Research Fellow Dr Matthew Large has been offered a place at the 69th Lindau Nobel Laureate meeting in Germany from 30 June to 5 July 2019, a unique international forum for scientific exchange to be attended this year by at least 40 Nobel Laureates.
AMD is delighted to announce its application for funding via the UK Defence and Security Accelerator (DASA), in the field of “signature management”, has been successful.
Advanced Material Development Ltd is delighted to announce a new partner in its academic collaboration programme, having signed a framework agreement with the University of Surrey. This agreement will further AMD’s R&D efforts in the field of Materials Science and will complement its work already taking place at the University of Sussex.
Having just been short-listed for the Sussex Business Awards, “Start-Up of the Year” category, AMD is also delighted to announce that it’s work with the University of Sussex 18 strong material physics group has now commenced under the direction of Prof. Alan Dalton.
About four years ago, Alan Dalton, a professor at the University of Sussex in the UK, made some news in graphene circles when, in collaboration with colleagues at Trinity College Dublin, he demonstrated that rubber bands when combined with graphene could serve as effective health monitors.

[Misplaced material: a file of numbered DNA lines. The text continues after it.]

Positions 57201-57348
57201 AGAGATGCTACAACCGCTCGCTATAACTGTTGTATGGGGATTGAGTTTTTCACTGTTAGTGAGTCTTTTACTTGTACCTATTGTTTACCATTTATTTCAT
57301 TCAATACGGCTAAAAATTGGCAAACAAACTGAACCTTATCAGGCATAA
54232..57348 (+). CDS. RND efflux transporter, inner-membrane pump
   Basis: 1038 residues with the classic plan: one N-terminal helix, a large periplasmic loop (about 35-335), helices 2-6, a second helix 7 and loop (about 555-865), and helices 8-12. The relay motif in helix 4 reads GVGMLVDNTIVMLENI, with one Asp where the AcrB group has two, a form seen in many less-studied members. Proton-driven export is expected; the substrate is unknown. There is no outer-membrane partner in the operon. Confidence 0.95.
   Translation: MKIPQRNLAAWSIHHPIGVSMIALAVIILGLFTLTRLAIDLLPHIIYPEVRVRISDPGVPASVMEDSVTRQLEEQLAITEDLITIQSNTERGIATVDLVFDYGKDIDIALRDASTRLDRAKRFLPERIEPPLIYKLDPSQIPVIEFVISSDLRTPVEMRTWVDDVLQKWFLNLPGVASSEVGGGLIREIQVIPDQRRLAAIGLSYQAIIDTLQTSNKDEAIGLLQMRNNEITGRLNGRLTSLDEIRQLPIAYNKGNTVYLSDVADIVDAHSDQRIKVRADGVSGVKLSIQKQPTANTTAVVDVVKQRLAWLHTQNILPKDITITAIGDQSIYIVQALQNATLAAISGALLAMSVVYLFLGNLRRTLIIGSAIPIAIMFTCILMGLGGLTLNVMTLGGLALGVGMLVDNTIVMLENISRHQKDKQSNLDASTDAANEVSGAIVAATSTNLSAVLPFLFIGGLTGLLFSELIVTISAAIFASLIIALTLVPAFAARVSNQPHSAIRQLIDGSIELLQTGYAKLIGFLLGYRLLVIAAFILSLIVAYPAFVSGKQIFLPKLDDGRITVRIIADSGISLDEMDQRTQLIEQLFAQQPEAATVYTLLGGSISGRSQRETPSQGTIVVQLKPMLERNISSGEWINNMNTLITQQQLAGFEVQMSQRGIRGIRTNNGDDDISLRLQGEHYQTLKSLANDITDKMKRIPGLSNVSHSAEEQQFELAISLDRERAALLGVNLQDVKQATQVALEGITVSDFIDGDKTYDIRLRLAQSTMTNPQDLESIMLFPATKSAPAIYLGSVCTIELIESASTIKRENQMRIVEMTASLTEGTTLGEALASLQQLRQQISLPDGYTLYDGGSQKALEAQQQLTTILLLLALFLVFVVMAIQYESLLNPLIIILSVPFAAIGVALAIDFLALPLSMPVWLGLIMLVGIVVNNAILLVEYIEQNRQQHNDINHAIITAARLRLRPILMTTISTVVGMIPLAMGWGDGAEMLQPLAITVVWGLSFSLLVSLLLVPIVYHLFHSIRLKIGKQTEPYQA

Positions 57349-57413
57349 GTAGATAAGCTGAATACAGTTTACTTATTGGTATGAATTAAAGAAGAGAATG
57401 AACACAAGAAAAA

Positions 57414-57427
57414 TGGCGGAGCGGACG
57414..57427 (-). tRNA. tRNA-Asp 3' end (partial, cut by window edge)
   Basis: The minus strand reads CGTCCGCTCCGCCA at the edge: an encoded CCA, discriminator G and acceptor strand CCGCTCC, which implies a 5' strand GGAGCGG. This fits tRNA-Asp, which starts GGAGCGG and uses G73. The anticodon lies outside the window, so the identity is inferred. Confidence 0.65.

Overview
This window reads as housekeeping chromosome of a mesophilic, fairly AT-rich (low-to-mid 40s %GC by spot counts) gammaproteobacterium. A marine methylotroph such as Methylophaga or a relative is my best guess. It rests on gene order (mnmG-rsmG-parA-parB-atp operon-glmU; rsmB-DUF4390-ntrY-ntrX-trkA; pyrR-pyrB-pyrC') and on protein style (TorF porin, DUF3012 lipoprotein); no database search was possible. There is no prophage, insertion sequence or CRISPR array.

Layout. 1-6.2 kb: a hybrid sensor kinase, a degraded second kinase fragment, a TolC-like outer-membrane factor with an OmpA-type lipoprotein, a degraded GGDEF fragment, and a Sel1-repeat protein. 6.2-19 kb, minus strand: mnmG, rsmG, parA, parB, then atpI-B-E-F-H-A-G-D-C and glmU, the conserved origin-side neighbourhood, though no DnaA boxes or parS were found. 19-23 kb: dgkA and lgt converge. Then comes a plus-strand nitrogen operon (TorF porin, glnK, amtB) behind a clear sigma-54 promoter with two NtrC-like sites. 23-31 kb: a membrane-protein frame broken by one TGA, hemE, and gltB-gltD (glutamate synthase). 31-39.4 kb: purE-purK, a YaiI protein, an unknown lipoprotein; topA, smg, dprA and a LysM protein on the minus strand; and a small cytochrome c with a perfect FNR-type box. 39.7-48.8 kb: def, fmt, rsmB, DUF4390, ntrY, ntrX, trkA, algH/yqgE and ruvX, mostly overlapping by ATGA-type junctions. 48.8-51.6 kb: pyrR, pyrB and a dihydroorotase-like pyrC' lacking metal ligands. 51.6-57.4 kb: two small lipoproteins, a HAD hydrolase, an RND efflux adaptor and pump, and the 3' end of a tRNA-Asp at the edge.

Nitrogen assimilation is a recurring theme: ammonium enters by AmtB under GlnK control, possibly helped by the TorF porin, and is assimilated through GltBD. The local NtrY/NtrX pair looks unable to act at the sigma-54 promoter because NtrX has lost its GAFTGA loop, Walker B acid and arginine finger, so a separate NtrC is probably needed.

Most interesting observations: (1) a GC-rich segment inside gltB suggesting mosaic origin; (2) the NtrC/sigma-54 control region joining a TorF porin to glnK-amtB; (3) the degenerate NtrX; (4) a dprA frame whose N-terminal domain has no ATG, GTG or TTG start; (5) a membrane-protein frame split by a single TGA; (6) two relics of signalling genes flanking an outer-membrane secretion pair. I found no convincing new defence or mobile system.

As one of the longest running series of international nanoscale carbon conferences in Europe (since 1998), NanoteC has brought together the world’s leading thinkers in fullerenes, nanotubes, graphene and related two-dimensional materials.
Sussex-based Advanced Material Development (AMD) has raised a total of £750,000 in funding, as the company launches its plan to exploit the commercial potential of applications for graphene and other 2D nanomaterials.
Derived from Graphite, Graphene is the world’s first 2D material. Over 200 times stronger than steel and a million times thinner than a strand of hair; it’s just a single atom deep. It’s super flexible, incredibly light and very conductive. In short, it’s the material of the future and opportunities for its use are potentially enormous.
Approximately 300 babies die suddenly and unexpectedly every year in the UK, shattering the lives of their families, but researchers at the University of Sussex are hoping a new monitor they’ve developed could help prevent the tragedy of cot death.
The risk of cot death could be reduced by a new Fitbit-style baby monitor that will let parents track heart and breathing rates via updates to their smartphone.